Regarding surgical management, the authors described the main technical issues shared by upper lobe preservations (Figure 1). One key point of most sleeve resections is the necessity to preserve good vascularization of proximal and distal bronchial stumps. To do so, minimal peri bronchial dissection of the distal stump and conservation of a short mainstem bronchus stump is fairly consensual to reduce anastomotic complications. In this series, Maurizi et al. divided the right mainstem bronchus immediately above the origin of the upper lobe bronchus. On the one hand, one can expect a higher risk of bronchial fistula related to the poor vascularization of a long mainstem bronchus stump; on the other hand, direct anastomosis of the distal mainstem bronchus and the origin of upper lobe bronchus would result in a simplified management of stump caliber and shape discrepancy.

To the best of our knowledge this is the first expert surgical team in lung sparing techniques that did not report any artifice to deal with bronchial mismatch. The team performed interrupted absorbable suture, beginning at the junction between the cartilage and the membranous portion of the bronchi, and adjusting point positions.

Many teams reported cornerstone technical principles to manage bronchial anastomosis:

  • Accurate millimetric distal bronchial stump dissection avoiding electrocoagulation, and the careful preservation of bronchial arteries that supply the bronchial tree is necessary.
  • Caliber discrepancy was overcome by using technical adjustments to achieve a substantial narrowing of the proximal bronchial diameter.
  • Traction sutures were inserted into stumps and gently pulled to reduce tension when tying anastomotic sutures; they are also used as landmarks to prevent bronchial twist.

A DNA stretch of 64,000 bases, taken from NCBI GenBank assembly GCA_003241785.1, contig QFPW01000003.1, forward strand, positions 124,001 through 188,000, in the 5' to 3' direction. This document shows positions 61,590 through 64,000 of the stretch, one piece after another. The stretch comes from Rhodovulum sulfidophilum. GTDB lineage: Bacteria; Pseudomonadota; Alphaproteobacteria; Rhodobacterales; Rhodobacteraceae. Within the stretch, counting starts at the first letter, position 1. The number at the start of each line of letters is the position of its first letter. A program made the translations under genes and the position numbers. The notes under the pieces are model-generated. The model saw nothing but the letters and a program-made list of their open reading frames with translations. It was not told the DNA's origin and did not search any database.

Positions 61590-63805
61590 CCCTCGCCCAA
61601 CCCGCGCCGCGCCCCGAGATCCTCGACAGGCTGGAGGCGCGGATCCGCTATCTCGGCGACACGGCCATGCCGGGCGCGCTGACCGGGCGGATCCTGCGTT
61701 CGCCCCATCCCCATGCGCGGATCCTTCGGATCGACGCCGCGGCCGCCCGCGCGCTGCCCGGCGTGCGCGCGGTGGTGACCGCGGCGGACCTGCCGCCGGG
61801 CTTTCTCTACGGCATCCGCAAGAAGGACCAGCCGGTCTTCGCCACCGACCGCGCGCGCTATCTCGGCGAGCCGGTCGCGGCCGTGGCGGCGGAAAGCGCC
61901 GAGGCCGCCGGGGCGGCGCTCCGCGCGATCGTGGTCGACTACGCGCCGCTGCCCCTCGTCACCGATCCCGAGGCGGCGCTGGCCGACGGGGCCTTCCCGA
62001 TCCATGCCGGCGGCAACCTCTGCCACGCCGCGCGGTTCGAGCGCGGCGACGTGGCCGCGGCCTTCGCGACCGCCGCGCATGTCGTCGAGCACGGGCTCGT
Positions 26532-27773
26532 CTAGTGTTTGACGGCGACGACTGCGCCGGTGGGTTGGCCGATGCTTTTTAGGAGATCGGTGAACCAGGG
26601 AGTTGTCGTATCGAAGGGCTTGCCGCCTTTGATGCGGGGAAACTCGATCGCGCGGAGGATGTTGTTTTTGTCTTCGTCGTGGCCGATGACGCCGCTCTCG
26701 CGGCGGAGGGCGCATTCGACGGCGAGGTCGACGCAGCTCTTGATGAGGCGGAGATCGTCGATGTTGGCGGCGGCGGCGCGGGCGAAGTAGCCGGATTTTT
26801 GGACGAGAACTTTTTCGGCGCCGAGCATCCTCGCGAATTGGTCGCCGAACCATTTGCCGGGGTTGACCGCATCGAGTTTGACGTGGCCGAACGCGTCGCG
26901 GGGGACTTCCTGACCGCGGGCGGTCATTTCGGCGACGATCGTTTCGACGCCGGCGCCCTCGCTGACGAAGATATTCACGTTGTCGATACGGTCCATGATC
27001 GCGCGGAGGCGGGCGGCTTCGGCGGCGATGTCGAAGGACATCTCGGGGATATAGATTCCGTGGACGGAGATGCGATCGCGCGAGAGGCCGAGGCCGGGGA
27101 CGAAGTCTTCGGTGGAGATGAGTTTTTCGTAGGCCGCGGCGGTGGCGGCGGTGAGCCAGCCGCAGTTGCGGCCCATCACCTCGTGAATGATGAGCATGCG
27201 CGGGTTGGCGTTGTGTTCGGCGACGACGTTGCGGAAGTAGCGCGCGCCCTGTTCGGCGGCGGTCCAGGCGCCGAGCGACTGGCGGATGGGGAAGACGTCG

• ‘End-to-end’ anastomosis is carried out using a hybrid technique. A continuous running 3/0 absorbable monofilament suture is applied at the deep part of anastomosis. The remaining part of anastomosis is performed using interrupted sutures, and all knots are tied outside.

Maurizi et al. (14) consider the management of the bronchial axis and the avoidance of bronchus twisting to be the greatest challenges in Y-sleeve lobectomy. We consider that both have to be anticipated at the time of the section of the bronchus, by cutting the main bronchus transversally, and using oblique bronchiotomy for the upper lobe bronchus, respecting the trifurcation of the right upper lobe bronchus and the lingual bifurcation on the left side.

The management of the tension of the anastomosis is not an issue for upper lobe re-implantation compared to other sleeve resections, and there is no use in performing any specific releasing manoeuver of the remaining lobes.

In their series, no associated pulmonary artery angioplasty was performed. In a previous report double reconstruction was most frequently carried out in type A procedures (81%) (6) and at a 50% rate in upper lobe sparing procedures. Indeed, the close proximity of the pulmonary artery and the bronchial tree at this level of the hilum promotes some extension of the centrally located NSCLC around the artery, requiring angioplasty of the pulmonary artery.